name, of greek origin, literally translates as ‘High-Sea
Islands’. They lie about 200km off the coast of Agrigento,
between Malta and Tunisia. The archipelago comprises Lampedusa,
the main island with a surface area of 33 square kilometres, and
the two smaller Linosa and Lampione. The latter, desert and only
accommodating a lighthouse, with its steep walls plunging to 60m
depth and uncontaminated sea-floors, is a real paradise for divers
The island of Lampedusa consists of a flat limestone
platform which culminates, at the northern end, in a series of
dramatic cliffs. The south coast, on the other hand, is jaggedly
rugged as headlands alternate with small, precipitous creeks sheltering
to Africa than it is to Italy, the island is surrounded by a spectacular
seascape, with incredible colors ranging from transparent-blue,
to turquoise and emerald-green. On the island there is no farming
activity, its soil being white, dry and stony, much alike a desert.
The residents mostly live on tourism and fishing, as a considerable
flight anchored at its sheltered harbor will testify. Discoveries
across the territory attest to human settlements on Lampedusa
dating from the Bronze Age. In 1843, the island belonged to the
aristocratic Lampedusa family (one of its members, Giuseppe Tomasi,
was the author of the celebrated novel The Leopard) and was successively
acquired by King Ferdinand who had a penitentiary built and sent
a handful of people to reside there.
Lampedusa is a paradise for snorkelers and divers
who can enjoy a rich and unspoiled submerged world inhabited by
corals, sponges, madrepores, the colored parrot-fish and, by Capo
Grecale at only 50m depth, the lobster. Its mostly sandy sea-ground
suddenly turns into a dark-green due to the posidonia, a marine
plant that is known as the Mediterranean lung for its releasing
oxygen in the water, giving life to beautiful underwater plains.
The only city on Lampedusa, bearing the island’s
same name, develops around the main Roma street, notably crowded
at breakfast time and at night, it hosting a cluster of shops
and cafés with outdoor tables, where, in the summer, live
music or entertainment shows take place.
of the Island
A boat tour of the island can be easily reserved
at the harbor where lots of boats are available at cheap prices.
The tour usually departs at 10.00am and returns at 5.00pm.
The low and jagged coast of Lampedusa is rich
in inlets and bays; among these, is the Tabaccara, a splendid
bay bathed by turquoise waters. The northern shore features a
high cliff with plenty of impressing caves. Past the Baia della
Madonnina (that got its name because of a rock that resembles
the Virgin Mary) is the Sacramento Cliff, with a deepest grotto.
In the North-Eastern end, known as Capo Grecale, is a lighthouse
visible from up to 60 miles away, where extends a beautiful view
of the coastal landscape. Then is the Grotta del Teschio (the
Skull Grotto), hiding a 15m long sandy-beach, reachable by boat
or along a rough path at right. Tourists are advised to hire a
bike or a mini-truck for a driving tour since roads of the island
are partly unpaved. From the centre of Lampedusa head eastwards
for the airport. The unpaved road running alongside the landing
strip passes by the many bays on the Southern side of the Island.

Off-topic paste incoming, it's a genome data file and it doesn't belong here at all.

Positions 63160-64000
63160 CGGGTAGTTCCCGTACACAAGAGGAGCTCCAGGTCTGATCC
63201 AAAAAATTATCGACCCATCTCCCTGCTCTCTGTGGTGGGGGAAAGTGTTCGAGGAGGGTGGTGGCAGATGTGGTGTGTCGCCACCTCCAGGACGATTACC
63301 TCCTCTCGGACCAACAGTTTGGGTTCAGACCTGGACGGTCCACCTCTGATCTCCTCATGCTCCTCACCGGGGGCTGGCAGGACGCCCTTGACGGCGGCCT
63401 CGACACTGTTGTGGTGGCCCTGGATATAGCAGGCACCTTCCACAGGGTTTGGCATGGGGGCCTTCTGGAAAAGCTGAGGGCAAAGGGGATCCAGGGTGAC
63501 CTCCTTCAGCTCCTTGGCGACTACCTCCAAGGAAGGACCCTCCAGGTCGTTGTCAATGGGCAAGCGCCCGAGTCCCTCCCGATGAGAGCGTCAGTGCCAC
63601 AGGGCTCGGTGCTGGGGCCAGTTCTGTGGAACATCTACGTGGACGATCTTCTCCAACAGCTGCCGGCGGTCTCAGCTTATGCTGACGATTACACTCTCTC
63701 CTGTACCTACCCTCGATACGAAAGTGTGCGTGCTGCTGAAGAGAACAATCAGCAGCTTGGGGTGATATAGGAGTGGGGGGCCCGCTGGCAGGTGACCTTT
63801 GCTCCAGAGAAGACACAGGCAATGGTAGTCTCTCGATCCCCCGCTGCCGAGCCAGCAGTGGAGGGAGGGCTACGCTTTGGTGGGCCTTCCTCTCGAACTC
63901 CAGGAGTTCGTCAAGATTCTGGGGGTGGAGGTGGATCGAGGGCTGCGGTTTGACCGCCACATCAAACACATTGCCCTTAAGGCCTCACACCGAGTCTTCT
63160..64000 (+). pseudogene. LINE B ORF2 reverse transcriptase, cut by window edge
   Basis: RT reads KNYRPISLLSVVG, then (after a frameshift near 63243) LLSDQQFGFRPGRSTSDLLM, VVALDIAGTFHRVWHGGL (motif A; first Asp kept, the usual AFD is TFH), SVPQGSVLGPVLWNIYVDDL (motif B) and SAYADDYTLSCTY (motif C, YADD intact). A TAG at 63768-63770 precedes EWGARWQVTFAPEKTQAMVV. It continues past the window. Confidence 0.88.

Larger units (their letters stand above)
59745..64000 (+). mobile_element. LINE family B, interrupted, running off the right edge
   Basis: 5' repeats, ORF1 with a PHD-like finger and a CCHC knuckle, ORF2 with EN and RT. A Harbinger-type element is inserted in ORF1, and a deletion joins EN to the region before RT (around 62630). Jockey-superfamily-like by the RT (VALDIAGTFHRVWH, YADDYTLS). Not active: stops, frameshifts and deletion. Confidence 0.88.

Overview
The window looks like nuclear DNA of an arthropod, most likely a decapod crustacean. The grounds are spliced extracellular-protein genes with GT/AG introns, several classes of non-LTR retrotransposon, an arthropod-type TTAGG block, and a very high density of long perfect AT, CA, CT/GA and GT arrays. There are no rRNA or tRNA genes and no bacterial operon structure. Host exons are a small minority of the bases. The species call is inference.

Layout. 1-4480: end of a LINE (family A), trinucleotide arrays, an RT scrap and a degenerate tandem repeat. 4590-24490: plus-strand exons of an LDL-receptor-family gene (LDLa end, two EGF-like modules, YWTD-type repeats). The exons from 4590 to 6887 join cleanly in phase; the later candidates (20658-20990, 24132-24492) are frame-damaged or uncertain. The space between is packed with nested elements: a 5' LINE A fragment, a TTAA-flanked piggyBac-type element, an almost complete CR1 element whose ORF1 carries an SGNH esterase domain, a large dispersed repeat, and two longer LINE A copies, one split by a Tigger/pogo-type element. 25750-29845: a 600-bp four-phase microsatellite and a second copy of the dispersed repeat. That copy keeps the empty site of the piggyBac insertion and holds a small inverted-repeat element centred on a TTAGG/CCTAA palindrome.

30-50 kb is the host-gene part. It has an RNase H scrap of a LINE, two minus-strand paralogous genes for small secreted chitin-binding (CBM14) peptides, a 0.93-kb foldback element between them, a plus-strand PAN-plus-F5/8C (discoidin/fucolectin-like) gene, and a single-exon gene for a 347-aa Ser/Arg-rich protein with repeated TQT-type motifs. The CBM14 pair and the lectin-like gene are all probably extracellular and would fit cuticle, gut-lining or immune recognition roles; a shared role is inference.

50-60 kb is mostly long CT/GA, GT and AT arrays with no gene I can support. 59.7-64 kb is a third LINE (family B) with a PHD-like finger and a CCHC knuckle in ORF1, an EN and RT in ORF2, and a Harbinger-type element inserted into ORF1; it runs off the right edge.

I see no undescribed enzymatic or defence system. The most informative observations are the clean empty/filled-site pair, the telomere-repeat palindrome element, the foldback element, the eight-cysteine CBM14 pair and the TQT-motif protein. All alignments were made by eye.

del Sole – (the Sun Tree) So is called the highest point
on Lampedusa (about 133m a.s.l.), where stands a circular structure
preserving a wooden crucifix. There, from a stone wall at the
edge of a steep slope, you can enjoy a dramatic sight of the sea.
Tourists are recommended to be extremely careful when near the
edge. Returning to the semi-asphalted road you will see an area
of recent reafforestation. At the end of the enclosing wall, follow
the path soon leading to a small iron cross. On your right, a
promontory offers an enchanting view of the Sacramento Cliff.
From here, the small Lampione Island is visible, on the left,
in the distance. Return to the main road and continue southward
to the Rabbit Island’s Bay.
of the Isola dei Conigli – This broad bay is petticoated
with white cliffs and the most beautiful beach on the island;
few metres offshore nestles a little islet. The beach, with its
finest sand, gently slopes to transparent waters that splendidly
turn to turquoise and emerald green. Here the Caretta-Caretta
turtle lays her eggs during the breeding season, an event today
threatened by the big influx of tourists staying late at night
when she usually comes ashore for nesting.
Further, here is the only habitat in Italy for
the psammodromus algarus, a particular type of striped lizard
native to North-Western Africa, namely Tunisia, Algeria and Morocco.
di Porto Salvo – It is a small shrine of ancient unknown
date and origin surrounded by a beautiful garden.
How to reach Lampedusa – The simplest way
to reach Lampedusa is by plane, it being well-served by connections
from Palermo and, in the summer months, by directs flights from
Milan, Bergamo, Rome, Venice and Verona. A ferry service is also
available from Agrigento. Since this arrives late at night, tourists
may encounter problems to overnight, unless they have or hire
to buy – The island’s natural sponges are a favorite
souvenir for tourists. Whiter sponges, albeit attracting, may
result from a chemical treatment that shortens their life span.
The darker ones will definitely last longer. Linosa is especially
renowned for food “souvenirs”, like lentils and pomodorini,
and for its reed-baskets, much appreciated by tourists.
for dinner? – On the island are many small restaurants and
trattorias specialized in fish dishes, among which is a not-to-miss
couscous. The Trattoria-Pizzeria Da Nicola, by the Rabbit Islands’s
Bay is especially recommended.